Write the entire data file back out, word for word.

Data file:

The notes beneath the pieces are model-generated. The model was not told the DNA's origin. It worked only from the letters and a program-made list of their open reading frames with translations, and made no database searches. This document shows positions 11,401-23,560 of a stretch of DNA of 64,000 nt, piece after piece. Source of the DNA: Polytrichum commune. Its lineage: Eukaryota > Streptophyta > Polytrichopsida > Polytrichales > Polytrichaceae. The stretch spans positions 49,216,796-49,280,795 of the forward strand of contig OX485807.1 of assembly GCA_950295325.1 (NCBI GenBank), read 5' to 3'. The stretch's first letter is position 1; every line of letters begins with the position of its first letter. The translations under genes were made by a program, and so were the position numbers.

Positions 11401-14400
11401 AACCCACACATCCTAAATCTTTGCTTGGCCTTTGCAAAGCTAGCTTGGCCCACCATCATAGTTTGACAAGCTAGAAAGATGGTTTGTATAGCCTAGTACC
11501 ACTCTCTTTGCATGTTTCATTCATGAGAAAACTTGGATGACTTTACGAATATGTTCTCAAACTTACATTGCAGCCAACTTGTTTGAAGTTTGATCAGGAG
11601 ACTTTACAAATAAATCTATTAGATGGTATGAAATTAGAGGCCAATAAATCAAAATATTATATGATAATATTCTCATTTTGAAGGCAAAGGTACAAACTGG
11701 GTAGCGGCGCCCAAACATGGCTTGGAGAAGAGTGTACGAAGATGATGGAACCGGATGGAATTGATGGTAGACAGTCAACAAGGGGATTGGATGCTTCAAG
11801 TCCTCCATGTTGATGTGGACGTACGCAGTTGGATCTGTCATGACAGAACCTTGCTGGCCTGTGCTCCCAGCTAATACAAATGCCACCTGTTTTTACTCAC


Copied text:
The notes beneath the pieces are model-generated. The model was not told the DNA's origin. It worked only from the letters and a program-made list of their open reading frames with translations, and made no database searches. This document shows positions 11,401-23,560 of a stretch of DNA of 64,000 nt, piece after piece. Source of the DNA: Polytrichum commune. Its lineage: Eukaryota > Streptophyta > Polytrichopsida > Polytrichales > Polytrichaceae. The stretch spans positions 49,216,796-49,280,795 of the forward strand of contig OX485807.1 of assembly GCA_950295325.1 (NCBI GenBank), read 5' to 3'. The stretch's first letter is position 1; every line of letters begins with the position of its first letter. The translations under genes were made by a program, and so were the position numbers.

Positions 11401-14400
11401 AACCCACACATCCTAAATCTTTGCTTGGCCTTTGCAAAGCTAGCTTGGCCCACCATCATAGTTTGACAAGCTAGAAAGATGGTTTGTATAGCCTAGTACC
11501 ACTCTCTTTGCATGTTTCATTCATGAGAAAACTTGGATGACTTTACGAATATGTTCTCAAACTTACATTGCAGCCAACTTGTTTGAAGTTTGATCAGGAG
11601 ACTTTACAAATAAATCTATTAGATGGTATGAAATTAGAGGCCAATAAATCAAAATATTATATGATAATATTCTCATTTTGAAGGCAAAGGTACAAACTGG
11701 GTAGCGGCGCCCAAACATGGCTTGGAGAAGAGTGTACGAAGATGATGGAACCGGATGGAATTGATGGTAGACAGTCAACAAGGGGATTGGATGCTTCAAG
11801 TCCTCCATGTTGATGTGGACGTACGCAGTTGGATCTGTCATGACAGAACCTTGCTGGCCTGTGCTCCCAGCTAATACAAATGCCACCTGTTTTTACTCAC